Performing the Self:
Yayoi Kusama and Her
Dissolution and accumulation. Proliferation and frag-
mentation. The feeling of myself obliterating and the
reverberation from the invisible universe. What are
“The Struggle and Wanderings of My Soul”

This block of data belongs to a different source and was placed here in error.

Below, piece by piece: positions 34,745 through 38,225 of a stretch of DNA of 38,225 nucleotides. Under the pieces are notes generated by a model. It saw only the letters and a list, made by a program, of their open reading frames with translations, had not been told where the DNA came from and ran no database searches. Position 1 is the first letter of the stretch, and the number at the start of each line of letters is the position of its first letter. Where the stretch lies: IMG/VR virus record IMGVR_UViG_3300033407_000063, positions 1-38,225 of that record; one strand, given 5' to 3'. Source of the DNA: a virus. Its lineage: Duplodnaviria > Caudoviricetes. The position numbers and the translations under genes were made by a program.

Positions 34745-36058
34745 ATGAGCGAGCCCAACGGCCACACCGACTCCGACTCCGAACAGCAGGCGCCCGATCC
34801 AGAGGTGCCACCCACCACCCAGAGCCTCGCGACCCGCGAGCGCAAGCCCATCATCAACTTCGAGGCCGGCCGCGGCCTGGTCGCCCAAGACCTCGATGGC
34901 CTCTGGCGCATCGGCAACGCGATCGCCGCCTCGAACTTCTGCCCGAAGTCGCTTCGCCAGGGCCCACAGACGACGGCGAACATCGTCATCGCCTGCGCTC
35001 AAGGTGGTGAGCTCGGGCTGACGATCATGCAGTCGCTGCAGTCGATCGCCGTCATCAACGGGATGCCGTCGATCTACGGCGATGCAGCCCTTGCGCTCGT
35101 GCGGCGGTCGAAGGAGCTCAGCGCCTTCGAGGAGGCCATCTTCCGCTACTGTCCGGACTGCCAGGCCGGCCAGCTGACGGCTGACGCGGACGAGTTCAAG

Like Vincent van Gogh, Yayoi Kusama has been associated with a stereotype of a “mad artist” because of her long-term mental illness. Largely due to her oppressed childhood under the Japanese militarist campaign, her parents’ strict discipline, and traumatic experiences, Kusama started to have hallucinations at a young age. As a child, she would draw images of her hallucinatory visions, later these images were developed into various art forms. Her prolific and obsessive-compulsive style of artmaking was established early because it was necessitated by her desire to overcome the symptoms of her mental illness. She would continue the same intensive style of artmaking in New York between 1958 and 1972. Shortly after returning to Tokyo in 1973, Kusama admitted herself to a psychiatric hospital and has lived and worked there ever since. Kusama’s peculiar circumstance has led art historians to presume her psychological state and simplify interpretation of her work. Much of the scholarship on Kusama tends to overemphasize her illness as a solely cause of her artistic creation.